• It's an even year, and you know what that means: the Giants are going to the World Series. They'll win their fourth championship this decade in controversial fashion—playing all seven games against the Rays at home after Tropicana Field is damaged by a freak hurricane.
  • Jeff Samardzija will be a bust, amassing just 0.5 WAR in the first year of his five-year, $90 million contract.
  • Johnny Cueto, however, is fully healthy and will even outpitch Madison Bumgarner.
  • Bruce Bochy is your 2016 NL Manager of the Year.

2. Los Angeles Dodgers (88–74)
  • In the outfield, Andre Ethier will scuffle, but Yasiel Puig will rediscover his 2013–2014 form. If the Dodgers just sit back and let Joc Pederson do his thing, they won't regret it.
  • The Dodgers will lead baseball in days on the disabled list. The injury bug will be particularly devastating to their starting rotation, as only Clayton Kershaw hits the 200-inning mark.
  • The victim of diminishing velocity, Scott Kazmir will wash out of the major leagues just as suddenly and mysteriously as he did in 2010.
  • Two Dodgers will bring home hardware in November: Corey Seager for Rookie of the Year and, of course, Kershaw for Cy Young.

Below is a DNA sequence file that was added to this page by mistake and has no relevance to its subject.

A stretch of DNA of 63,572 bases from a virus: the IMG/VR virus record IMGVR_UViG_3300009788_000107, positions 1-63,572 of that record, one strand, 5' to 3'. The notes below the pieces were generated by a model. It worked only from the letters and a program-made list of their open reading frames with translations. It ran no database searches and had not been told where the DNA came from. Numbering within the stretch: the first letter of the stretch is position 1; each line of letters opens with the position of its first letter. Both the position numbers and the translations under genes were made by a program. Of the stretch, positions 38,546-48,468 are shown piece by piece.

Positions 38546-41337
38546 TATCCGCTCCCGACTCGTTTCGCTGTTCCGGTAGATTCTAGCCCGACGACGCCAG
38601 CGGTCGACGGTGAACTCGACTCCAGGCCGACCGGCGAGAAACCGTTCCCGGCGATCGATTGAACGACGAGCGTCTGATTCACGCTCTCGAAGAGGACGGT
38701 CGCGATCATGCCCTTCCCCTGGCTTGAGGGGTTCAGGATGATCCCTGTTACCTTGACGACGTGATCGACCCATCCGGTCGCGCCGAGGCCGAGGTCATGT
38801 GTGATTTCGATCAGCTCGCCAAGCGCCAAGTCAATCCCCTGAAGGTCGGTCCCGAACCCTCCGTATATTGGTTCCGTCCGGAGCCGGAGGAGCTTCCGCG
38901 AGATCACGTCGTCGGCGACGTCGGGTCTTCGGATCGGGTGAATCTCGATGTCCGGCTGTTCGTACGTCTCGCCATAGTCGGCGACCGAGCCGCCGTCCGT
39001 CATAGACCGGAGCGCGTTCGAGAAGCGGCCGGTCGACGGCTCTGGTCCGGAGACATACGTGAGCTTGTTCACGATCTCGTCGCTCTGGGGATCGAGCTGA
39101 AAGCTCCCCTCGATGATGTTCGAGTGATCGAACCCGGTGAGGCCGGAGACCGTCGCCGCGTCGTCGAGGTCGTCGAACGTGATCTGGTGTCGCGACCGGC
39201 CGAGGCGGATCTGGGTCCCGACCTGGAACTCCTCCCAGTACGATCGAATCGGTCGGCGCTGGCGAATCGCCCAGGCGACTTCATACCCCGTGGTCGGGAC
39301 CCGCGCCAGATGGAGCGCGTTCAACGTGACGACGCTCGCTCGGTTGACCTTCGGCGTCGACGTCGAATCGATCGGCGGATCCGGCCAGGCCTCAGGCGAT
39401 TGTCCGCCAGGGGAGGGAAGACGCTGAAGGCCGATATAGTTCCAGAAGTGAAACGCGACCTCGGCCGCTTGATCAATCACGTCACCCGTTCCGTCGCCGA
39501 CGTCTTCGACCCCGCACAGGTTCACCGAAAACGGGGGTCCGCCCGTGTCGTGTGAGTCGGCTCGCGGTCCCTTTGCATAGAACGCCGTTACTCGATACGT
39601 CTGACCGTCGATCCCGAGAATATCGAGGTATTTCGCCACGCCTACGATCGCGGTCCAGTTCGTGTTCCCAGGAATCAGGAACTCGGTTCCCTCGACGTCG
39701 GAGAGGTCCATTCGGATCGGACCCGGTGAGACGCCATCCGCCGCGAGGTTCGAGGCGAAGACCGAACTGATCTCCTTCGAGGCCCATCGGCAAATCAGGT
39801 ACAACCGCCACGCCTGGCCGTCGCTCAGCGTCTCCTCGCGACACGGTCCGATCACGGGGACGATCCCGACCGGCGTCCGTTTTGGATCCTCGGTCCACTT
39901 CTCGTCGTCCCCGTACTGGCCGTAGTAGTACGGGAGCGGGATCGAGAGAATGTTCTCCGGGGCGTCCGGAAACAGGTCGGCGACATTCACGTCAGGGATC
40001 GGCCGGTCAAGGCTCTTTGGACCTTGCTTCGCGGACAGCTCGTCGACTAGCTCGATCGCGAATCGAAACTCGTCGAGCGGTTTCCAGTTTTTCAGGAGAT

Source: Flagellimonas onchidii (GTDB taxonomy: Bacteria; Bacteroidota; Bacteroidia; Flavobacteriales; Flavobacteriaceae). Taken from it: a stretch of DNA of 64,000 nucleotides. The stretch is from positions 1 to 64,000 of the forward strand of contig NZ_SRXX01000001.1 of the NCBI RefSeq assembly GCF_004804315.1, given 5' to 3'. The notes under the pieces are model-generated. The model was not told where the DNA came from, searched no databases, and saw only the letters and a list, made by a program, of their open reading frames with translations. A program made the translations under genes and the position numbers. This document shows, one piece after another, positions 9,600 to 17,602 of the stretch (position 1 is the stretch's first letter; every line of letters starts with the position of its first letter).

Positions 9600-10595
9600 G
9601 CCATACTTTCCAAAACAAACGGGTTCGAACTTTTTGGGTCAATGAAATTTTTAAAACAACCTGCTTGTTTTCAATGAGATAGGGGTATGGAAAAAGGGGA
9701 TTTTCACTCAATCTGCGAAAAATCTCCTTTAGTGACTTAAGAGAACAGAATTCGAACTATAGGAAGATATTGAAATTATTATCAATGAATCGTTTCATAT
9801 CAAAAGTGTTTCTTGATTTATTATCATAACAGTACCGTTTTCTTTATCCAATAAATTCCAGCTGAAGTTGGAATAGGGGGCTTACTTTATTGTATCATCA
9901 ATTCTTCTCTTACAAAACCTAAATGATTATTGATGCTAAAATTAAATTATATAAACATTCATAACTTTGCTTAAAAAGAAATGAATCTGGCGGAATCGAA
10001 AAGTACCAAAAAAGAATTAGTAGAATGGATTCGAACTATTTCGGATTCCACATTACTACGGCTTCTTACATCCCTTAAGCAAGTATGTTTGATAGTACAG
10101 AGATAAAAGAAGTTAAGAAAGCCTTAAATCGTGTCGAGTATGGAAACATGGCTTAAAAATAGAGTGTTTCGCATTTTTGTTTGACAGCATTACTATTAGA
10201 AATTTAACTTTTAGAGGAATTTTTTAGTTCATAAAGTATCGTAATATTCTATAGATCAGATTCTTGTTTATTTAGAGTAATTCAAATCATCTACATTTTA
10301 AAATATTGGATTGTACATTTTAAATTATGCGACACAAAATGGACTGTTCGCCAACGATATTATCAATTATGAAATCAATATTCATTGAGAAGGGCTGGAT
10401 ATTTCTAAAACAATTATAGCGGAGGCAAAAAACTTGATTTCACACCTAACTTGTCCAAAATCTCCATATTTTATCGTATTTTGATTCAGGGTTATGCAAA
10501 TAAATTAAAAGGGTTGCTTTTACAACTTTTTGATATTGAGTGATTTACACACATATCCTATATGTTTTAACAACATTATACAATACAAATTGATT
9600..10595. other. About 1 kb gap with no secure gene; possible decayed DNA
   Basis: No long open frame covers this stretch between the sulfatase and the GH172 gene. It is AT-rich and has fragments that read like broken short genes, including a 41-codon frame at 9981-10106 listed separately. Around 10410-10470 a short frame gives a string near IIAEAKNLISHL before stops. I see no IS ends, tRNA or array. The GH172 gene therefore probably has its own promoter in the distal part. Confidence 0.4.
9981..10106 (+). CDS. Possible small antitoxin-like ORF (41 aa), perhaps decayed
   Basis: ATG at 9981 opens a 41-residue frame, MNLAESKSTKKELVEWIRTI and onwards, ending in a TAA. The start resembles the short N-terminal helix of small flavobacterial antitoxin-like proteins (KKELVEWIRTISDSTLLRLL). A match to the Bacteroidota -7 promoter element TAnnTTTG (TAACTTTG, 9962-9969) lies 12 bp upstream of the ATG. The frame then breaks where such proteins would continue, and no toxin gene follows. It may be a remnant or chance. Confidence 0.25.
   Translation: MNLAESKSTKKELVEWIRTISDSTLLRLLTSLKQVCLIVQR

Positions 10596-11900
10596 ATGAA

3. Arizona Diamondbacks (80–82)
  • The DBacks' two major offseason trades will both prove to be counterproductive. In addition to the Miller-Inciarte debacle, Jean Segura's presence will rob the team of its best remaining defender in Nick Ahmed in exchange for an equally limp bat.
  • Shelby Miller won't appreciate the move to homer-happy Chase Field. Patrick Corbin and maybe even Robbie Ray will allow fewer runs.
  • Zack Greinke's ERA will rise by 1.50—the biggest increase of anyone in baseball—but will still rank in MLB's top ten.
  • Arizona will give back every last one of its league-leading 63 Defensive Runs Saved from 2015, finishing as a neutral fielding team. When the team allows exactly the same 713 runs it did in 2015, GM Dave Stewart will admit, "We forgot that defense matters in run prevention, too."
  • After two second-place finishes, it's finally Paul Goldschmidt's turn to win an NL MVP Award, completing the NL West's sweep of the postseason awards.

4. San Diego Padres (73–89)
  • PETCO Park was surprisingly offense-friendly in 2015; don't expect that to carry forward, depressing the Padres' offense but rejuvenating their pitchers.
  • James Shields will keep the ball in the park and pound the strike zone more. The results will be a return to form: a 3.30 ERA, a 1.20 WHIP, and 2.0 walks per nine innings.

5. Colorado Rockies (72–90)
  • By Coors Field standards, the Rockies' bullpen won't be bad. Jason Motte, Chad Qualls, and Jake McGee will all pitch well above average—probably leading to some fruitful trades in July.
  • Poor Jon Gray will be dominant on the road—posting a 2.80 ERA—but will be unable to solve Coors, stumbling to a 5.20 home ERA.
  • José Reyes won't play a single game for the Rox after he is convicted of domestic assault.

1 comment: